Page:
It may sound like science fiction, but it is real medical technology. Tiny implants stimulate specific nerves in the body to treat illnesses. A new generation of these electroceuticals even communicate with smartphones.
Bioelectronic therapy is one of the most exciting future fields of medical research. This goes without saying, since neuronal circuits influence almost all cells. Because of this, much of our body functions via electronic signals. Now, by overwriting these signals with the targeted help of microimplants, alternative methods of treating illness with few side effects become available.
Stimulation currents have long been used in pacemakers, cochlea implants and retina implants. The peripheral nervous system is also treated using electrical impulses in the case of chronic pain, depression and Parkinson’s disease.
But the new microimplants can do much more than that. They are able to normalize pathological organ functions by specifically manipulating signal transmission in the body. To do so, they work wirelessly in nerves, muscles or organs with a very low energy requirement, potentially for a lifetime.
The challenge lies in choosing the right nerve signal from among the hundreds that affect an organ. After that, however, it is possible to influence it over a long distance. For example, the vagus – one of the longest nerves – runs from the brain stem through the abdomen to connect the gut’s nervous system to the brain. As a result, it is involved in the regulation of almost all organs.
By stimulating the vagus nerve, electronic implants from the California biotech company SetPoint Medical, for example, have already been able to stem the production of a second messenger responsible for inflammation, which eased the symptoms of rheumatoid arthritis.
Future topics with higher than average potential are also attracting IT giants such as Google and the like. In 2016, for example, more than EUR 600 million flowed into a joint venture (Galvani Bioelectronics) from the pharmaceutical company GlaxoSmithKline (GSK) and Google’s parent company Alphabet. The goal was to develop microimplants for the peripheral nervous system. Last year, a neurostimulator from Galvani Bioelectronics was able to positively influence the spleen nerve of a patient with rheumatoid arthritis for the first time.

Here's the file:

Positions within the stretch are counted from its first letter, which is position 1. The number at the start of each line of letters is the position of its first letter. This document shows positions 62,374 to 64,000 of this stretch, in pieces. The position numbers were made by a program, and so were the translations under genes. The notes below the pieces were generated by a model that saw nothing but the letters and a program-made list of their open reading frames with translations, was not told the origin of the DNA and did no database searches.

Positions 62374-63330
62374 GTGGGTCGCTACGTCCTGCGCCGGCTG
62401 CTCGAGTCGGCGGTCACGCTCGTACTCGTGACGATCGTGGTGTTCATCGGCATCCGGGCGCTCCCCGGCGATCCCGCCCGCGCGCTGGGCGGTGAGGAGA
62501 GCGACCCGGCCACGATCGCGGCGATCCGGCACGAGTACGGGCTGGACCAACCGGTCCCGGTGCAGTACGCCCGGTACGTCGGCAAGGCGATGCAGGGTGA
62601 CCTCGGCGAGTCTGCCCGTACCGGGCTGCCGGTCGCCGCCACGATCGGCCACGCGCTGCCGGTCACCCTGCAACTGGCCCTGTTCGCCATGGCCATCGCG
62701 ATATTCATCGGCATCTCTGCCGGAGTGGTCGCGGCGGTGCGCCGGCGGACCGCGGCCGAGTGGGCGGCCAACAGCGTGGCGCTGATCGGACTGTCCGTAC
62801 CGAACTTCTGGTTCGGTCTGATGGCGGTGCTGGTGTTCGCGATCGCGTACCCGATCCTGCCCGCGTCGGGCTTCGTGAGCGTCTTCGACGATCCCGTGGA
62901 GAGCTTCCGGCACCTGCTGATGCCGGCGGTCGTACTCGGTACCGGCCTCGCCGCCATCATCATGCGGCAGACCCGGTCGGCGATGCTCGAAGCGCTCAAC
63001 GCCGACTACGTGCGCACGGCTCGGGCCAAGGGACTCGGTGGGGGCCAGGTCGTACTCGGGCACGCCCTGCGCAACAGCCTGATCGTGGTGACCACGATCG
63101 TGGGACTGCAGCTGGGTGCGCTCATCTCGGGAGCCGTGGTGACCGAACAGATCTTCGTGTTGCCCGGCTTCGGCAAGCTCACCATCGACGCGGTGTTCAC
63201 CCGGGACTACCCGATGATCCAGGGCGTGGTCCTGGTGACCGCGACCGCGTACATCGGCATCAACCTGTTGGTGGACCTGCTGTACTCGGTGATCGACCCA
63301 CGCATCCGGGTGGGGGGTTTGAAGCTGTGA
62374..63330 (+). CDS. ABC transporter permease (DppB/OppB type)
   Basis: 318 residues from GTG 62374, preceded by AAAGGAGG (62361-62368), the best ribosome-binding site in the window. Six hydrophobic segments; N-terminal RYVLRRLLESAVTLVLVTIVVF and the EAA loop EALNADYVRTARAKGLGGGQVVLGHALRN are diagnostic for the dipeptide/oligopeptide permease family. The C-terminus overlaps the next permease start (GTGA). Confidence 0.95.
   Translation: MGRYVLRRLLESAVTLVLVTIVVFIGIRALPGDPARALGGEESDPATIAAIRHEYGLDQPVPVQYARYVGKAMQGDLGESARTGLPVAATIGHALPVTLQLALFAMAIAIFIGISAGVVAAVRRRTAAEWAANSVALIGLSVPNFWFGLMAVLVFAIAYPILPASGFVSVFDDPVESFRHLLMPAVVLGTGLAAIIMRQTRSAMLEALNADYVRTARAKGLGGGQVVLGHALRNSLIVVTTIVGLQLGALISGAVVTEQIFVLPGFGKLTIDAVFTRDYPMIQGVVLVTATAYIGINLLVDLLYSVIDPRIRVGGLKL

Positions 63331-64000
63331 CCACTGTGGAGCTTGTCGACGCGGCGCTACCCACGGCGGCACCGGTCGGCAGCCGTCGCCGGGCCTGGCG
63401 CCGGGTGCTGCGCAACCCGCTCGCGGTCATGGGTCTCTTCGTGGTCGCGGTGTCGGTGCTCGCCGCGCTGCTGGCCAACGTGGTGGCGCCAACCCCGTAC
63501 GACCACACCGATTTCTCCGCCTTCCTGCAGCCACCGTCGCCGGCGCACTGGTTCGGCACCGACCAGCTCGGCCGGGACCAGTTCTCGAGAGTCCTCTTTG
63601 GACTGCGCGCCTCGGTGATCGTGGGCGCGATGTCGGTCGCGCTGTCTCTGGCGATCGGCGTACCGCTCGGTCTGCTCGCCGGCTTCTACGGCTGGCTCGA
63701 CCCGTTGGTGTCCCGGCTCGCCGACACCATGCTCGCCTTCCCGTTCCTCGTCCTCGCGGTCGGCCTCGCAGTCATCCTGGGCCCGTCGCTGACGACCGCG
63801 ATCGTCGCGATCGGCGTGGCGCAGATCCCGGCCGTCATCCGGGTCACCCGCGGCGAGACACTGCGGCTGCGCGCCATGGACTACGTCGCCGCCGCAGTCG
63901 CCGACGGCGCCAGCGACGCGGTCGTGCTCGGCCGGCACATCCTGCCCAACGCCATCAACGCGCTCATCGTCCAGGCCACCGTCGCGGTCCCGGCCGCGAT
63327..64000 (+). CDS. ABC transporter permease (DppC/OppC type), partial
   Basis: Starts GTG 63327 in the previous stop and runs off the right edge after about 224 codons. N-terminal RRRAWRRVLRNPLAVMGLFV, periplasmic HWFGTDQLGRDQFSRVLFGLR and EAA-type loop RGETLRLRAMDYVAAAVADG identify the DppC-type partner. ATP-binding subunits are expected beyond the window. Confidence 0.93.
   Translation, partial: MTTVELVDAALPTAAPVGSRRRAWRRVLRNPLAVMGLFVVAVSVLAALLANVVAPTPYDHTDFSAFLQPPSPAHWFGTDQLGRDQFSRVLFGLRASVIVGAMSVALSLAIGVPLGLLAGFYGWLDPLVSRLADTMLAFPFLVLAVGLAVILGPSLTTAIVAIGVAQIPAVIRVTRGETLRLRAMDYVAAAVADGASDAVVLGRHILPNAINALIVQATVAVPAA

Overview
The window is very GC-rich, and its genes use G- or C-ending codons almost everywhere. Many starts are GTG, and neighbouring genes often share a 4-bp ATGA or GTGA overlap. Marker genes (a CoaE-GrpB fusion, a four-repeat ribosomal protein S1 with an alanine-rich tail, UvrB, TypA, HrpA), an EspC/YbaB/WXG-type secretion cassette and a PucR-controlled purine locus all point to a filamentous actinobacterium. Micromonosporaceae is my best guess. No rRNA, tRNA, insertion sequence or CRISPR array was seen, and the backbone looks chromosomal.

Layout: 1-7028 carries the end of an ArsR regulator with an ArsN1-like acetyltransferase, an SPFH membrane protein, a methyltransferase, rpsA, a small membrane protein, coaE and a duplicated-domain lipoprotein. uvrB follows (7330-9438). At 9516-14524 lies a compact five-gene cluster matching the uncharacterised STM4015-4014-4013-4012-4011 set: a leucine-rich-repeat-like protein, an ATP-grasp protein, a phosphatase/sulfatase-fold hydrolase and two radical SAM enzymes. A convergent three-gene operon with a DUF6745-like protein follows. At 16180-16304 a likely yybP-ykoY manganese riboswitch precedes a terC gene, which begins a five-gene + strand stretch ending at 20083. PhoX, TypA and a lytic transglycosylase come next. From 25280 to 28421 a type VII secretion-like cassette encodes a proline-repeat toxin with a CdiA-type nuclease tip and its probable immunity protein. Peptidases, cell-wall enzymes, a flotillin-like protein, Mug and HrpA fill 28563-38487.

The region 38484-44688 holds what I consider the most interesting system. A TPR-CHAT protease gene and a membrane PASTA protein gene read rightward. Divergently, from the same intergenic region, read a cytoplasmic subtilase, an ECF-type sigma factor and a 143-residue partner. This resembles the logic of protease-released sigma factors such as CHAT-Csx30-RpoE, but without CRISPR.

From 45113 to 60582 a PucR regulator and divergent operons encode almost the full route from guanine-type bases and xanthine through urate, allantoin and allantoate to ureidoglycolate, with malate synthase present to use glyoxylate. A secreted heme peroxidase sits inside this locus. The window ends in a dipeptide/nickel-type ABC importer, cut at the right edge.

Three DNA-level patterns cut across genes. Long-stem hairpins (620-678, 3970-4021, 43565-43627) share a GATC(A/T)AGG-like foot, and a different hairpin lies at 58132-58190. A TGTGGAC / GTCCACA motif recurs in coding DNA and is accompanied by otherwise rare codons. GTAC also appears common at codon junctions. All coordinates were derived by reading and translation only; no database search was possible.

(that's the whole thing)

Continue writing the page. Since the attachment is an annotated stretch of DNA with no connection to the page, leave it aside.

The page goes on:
In Germany, the INTAKT innovation cluster, which is funded by the Federal Ministry of Research, is developing a new generation of networked micro-implants that allow external access via laptop or smartphone.
The focus is on three applications: Treating tinnitus by stimulating the cochlea, alleviating motility disorders of the gut and at least partly restoring the gripping function of the hand following paraplegia.
For the tinnitus application, the implants stimulate the round window of the cochlea in the inner ear, modulating the activities in the acoustic nerve and thereby blurring the phantom noise. In order to remedy gastrointestinal dysmobility, implants distributed in the gastrointestinal tract record its activities in order to initiate a trouble-free digestive process with additional implants.
The partial restoration of gripping function is more complex. To do this, as many as twelve micro-implants stimulate the forearm muscles for a series of hand movements. The patient controls these using an eye tracking system: Predefined eye-, lid- and head movements give instructions to the central control unit, which then orchestrates the network accordingly.
The sensors and actuators are integrated directly into a housing, where they interact wirelessly and via infrared. To this end, Fraunhofer IIS has developed highly miniaturized ASICs that record biosignals from the arm muscles or gut while initiating the appropriate electro-stimulations.
When implants are combined, the energy supply is particularly complex, since the energy consumption varies depending on demand. INTAKT therefore relies on an adaptive, inductive charge that supplies each individual implant with energy around the clock.
Initial preclinical tests showed that the INTAKT applications developed so far work. Now it’s a matter of transferring their development to clinical application and making them usable for patients.